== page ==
softXEnt() (or CrossEntropyLoss, for that matter) consists of logits
that run from -inf to inf, and not probabilities. (If you wanted to make
your example more realistic in this regard, you could use randn() in
place of rand().)


K. Frank

1 Like

Hey Frank,

Thanks for getting back. Regarding the dimensions of the image that was a typo, but I have tried what you suggested and it works:

def softXEnt (input, target):
    logprobs = torch.nn.functional.log_softmax (input, dim = 1)
    return  -(target * logprobs).mean()

# Input image to the model: (1, 3, 2 ,256, 256) 

#Ouput from the model                  
model_out  = torch.randn(1, 16, 1 ,256, 256)
#Target heatmap
target_hmp = torch.randn(1, 16, 1 ,256, 256)

softXEnt(model_out, target_hmp)


I added the above loss to my training loop and the loss looks like this. It starts off very low
I am using around 400 training images and 100 validation images
blue: training

Training loop

def loss_plot(epochs, train, val):
    ep = [i for i in range(epochs)]
    plt.plot(ep,train,label="Training loss")
    plt.plot(ep,val,label="Validation loss")
    plt.title("Training and validation loss")
def softXEnt (input, target):
    logprobs = torch.nn.functional.log_softmax (input, dim = 1)
    return  -(target * logprobs).mean()

#training and Evaluation
#Get parameters, start training model
DEVICE     = "cuda" if torch.cuda.is_available() else "cpu"
EPOCHS     = 10
lr         = 1e-3
model      = T_LEAP()
criterion  = torch.nn.MSELoss()
optimizer  = torch.optim.Adam(model.parameters(),lr=lr, amsgrad=True)

soft       = torch.nn.Softmax(dim=1)
# scheduler = StepLR(optimizer, step_size=5, gamma=0.1)

model =
tr_losses  = [] 
val_losses = []

tr_batch = int(len(train_loader)/train_loader.batch_size)
vl_batch = int(len(valid_loader)/valid_loader.batch_size)

for idx in range(EPOCHS):
  curr_trloss  = 0.0
  curr_valoss  = 0.0
  for i,d in enumerate(train_loader):
    # Get images, move them to GPU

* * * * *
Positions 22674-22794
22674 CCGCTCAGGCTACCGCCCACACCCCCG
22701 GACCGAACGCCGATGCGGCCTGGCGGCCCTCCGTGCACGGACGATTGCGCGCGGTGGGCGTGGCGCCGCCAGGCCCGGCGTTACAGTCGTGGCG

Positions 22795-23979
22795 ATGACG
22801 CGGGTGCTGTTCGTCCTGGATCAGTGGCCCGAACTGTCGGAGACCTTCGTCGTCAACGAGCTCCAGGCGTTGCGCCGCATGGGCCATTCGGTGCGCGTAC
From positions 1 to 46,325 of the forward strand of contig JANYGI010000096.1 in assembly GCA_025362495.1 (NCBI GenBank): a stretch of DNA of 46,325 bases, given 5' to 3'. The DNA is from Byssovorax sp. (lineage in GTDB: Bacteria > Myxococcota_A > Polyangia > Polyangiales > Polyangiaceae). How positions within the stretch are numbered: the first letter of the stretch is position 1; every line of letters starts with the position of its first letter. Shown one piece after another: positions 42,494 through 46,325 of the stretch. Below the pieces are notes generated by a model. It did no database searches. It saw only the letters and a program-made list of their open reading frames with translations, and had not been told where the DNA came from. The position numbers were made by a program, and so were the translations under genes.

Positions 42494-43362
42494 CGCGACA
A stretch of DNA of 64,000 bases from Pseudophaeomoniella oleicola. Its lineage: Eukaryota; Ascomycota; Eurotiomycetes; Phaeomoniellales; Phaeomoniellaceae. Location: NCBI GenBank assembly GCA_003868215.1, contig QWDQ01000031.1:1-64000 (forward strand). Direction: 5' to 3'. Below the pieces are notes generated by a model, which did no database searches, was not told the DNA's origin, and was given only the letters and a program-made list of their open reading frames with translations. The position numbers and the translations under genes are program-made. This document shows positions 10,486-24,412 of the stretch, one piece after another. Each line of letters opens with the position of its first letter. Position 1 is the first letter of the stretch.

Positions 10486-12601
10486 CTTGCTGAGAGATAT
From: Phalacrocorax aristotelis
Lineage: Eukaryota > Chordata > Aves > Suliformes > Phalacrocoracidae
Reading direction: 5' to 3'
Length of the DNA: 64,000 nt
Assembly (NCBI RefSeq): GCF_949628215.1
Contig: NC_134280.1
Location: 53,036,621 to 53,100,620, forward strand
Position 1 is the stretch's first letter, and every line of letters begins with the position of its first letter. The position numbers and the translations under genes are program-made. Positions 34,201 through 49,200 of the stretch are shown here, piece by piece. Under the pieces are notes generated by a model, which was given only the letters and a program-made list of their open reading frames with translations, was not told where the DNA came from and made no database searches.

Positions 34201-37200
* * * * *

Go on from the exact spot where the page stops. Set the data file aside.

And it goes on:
image   = d["images"]
    image   = image.permute(0,2,1,3,4).to(DEVICE)
    heatmap = d["heatmaps"]
    heatmap = heatmap.permute(0,4,1,2,3).to(DEVICE)


    output = model(image)
    loss   = softXEnt(output, heatmap)
    curr_trloss += loss.item()
  # Evaluation loop
  with torch.no_grad():
      for i,d in enumerate(valid_loader):

        # Get images, move them to GPU
        image   = d["images"]
        image   = image.permute(0,2,1,3,4).to(DEVICE)
        heatmap = d["heatmaps"]
        heatmap = heatmap.permute(0,4,1,2,3).to(DEVICE)

        output = model(image)
        loss   = softXEnt(output, heatmap)

        curr_valoss += loss.item()
        # scheduler.step()
  # Print losses 
  print(f"Training loss {idx}:",curr_trloss/tr_batch)
  print(f"Validation loss {idx}:",curr_valoss/vl_batch)
  print(" ")
print("Training and evalutation is now complete")
loss_plot(EPOCHS,tr_losses, val_losses)

#save model
state = {
          'epoch': EPOCHS+1,
          'state_dict': model.state_dict(),
          'optimizer': optimizer.state_dict(),
        }, "cow_model.pth")

My predictions versus ground truth look like:


Hey Frank,

I tried to use the softmax in the last layer with the MSE loss. The model predictions and ground truth look a bit similar to what the prediction was from the last post using the loss function you suggested to me.

Model predictions

They look quite close compared to the target but then I end up with the problem of the loss not going down. The loss you suggested is not helping the model learn the heatmaps somehow but the loss goes down in value. In the ref paper, they mention that softmax was applied as a softmax transformation together with MSE loss. Not sure what that means.
Do you think there might be something that is missing or else I could try? The loss is being compared with the probability of the key points present in each heatmap to the gaussian distribution over a point in a particular location in the confidence/heat map